New research on Sinosauropteryx's coloring reveals that the feathered dinosaur sported not only a raccoon-like face mask, but also striped patterns and countershading — that is, a dark back and light belly. Animals still use that trait today to stay camouflaged from predators and prey, the researchers said.
"Far from all being the lumbering prehistoric gray beasts of past children's books, at least some dinosaurs showed sophisticated color patterns to hide from and confuse predators, just like today's animals," study lead researcher Fiann Smithwick, a graduate study of geology at the University of Bristol in the United Kingdom, said in a statement. [Photos: This Plant-Eating Dinosaur Had Spikes, Armor and Camouflage]
To decipher Sinosauropteryx's coloring, researchers studied well-preserved fossils of the small theropod (a bipedal, meat-eating dinosaur) found in the Jehol Biota of China. The scientists' work revealed that the Cretaceous-age dinosaur had dark-colored feathers on different parts of its body, including a striped tail, the researchers said.
Sinosauropteryx's countershading would have helped it stay incognito even on a sunny day. Here's how it works: During the daytime, the sun illuminates the top of an animal's body and casts shadows on its underside. This effect helps animals (including humans) see objects as three-dimensional.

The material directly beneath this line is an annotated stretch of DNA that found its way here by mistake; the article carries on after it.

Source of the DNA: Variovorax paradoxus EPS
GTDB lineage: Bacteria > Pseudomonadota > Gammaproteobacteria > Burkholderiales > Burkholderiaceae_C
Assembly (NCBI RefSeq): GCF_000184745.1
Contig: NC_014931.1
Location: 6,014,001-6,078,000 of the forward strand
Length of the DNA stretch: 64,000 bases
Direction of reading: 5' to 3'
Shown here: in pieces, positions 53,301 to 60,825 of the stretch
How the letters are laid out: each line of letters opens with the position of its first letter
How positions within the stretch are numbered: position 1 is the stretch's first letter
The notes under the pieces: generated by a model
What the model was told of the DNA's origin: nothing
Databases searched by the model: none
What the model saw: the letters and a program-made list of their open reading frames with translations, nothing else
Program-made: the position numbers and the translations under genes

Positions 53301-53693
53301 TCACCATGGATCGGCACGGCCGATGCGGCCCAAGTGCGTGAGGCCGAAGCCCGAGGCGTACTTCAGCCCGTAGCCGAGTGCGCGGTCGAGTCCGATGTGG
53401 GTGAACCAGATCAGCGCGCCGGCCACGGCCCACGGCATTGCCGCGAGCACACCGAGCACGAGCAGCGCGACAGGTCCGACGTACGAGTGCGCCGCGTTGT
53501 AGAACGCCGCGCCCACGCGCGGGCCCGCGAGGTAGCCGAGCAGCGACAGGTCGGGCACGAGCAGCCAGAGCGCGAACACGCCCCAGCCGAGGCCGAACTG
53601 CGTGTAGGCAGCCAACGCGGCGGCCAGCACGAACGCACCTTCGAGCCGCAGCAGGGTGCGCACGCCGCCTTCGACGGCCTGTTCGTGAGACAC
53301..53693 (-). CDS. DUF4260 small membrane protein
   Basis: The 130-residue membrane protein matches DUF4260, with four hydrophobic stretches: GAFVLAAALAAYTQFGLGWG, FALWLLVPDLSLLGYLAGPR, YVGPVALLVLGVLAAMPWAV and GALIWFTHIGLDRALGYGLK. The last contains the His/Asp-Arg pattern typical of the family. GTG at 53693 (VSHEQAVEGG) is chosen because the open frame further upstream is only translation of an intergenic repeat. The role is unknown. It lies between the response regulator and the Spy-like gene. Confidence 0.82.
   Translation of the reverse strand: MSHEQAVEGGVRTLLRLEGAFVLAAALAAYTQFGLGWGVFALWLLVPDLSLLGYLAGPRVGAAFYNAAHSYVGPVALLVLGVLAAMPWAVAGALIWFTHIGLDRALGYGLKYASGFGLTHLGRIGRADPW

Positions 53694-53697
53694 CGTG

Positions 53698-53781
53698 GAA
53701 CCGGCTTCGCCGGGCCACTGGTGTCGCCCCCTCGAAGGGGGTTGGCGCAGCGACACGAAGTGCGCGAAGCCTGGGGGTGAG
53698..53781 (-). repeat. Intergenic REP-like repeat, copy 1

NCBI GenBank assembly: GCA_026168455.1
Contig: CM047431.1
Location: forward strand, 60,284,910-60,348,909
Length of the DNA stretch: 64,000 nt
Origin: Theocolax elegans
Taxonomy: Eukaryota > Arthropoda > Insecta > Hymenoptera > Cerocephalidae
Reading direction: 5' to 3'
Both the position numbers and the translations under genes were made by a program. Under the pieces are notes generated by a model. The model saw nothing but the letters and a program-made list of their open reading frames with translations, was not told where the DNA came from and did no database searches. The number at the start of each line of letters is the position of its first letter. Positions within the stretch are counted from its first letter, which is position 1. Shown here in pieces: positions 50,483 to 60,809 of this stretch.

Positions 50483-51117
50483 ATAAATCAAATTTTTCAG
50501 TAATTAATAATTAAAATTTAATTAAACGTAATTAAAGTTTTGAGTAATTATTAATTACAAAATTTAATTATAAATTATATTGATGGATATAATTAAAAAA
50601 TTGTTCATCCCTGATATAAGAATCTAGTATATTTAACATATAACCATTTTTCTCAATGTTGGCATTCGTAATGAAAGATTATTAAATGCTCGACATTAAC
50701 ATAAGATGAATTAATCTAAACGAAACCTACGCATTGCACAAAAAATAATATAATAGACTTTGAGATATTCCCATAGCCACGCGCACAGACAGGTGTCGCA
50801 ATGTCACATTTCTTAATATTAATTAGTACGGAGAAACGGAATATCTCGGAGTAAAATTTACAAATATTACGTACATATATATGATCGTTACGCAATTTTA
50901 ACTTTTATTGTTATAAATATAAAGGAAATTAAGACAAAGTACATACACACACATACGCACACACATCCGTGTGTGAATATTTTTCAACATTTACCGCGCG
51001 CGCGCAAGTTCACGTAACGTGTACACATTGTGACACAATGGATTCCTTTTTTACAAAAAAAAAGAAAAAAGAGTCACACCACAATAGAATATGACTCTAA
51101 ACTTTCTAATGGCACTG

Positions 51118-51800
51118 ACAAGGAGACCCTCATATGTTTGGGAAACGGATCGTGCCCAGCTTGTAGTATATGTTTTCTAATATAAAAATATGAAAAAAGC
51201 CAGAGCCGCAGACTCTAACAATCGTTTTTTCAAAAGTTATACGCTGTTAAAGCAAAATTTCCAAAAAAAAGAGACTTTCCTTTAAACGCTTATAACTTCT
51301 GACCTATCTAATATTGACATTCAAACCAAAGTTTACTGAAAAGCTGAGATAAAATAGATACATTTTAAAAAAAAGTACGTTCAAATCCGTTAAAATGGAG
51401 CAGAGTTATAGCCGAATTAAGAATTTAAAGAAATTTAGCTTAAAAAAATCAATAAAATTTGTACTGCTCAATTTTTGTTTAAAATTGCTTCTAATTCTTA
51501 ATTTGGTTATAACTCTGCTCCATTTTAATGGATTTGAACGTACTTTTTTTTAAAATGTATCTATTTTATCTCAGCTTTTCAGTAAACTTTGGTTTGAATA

"In counter-shaded animals, the top surface is darker and the lower surface is lighter," the researchers said in a video. "This evens out the effect of shadowing, so counter-shaded animals appear less three-dimensional," a benefit that helps these animals avoid predators and stalk prey, the researchers said.
Countershading also provides researchers clues about an animal's habitat. Creatures like Sinosauropteryx, with dramatic countershading that starts high up on their bodies, tend to live in open environments with little vegetation, such as savannas. Animals with more-subtle countershading that starts lower on the body tend to live in covered areas, such as forests, the researchers said.
The study was published online today (Oct. 26) in the journal Current Biology.
Original article on Live Science.
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Laura is the archaeology and Life's Little Mysteries editor at Live Science. She also reports on general science, including paleontology. Her work has appeared in The New York Times, Scholastic, Popular Science and Spectrum, a site on autism research. She has won multiple awards from the Society of Professional Journalists and the Washington Newspaper Publishers Association for her reporting at a weekly newspaper near Seattle. Laura holds a bachelor's degree in English literature and psychology from Washington University in St. Louis and a master's degree in science writing from NYU.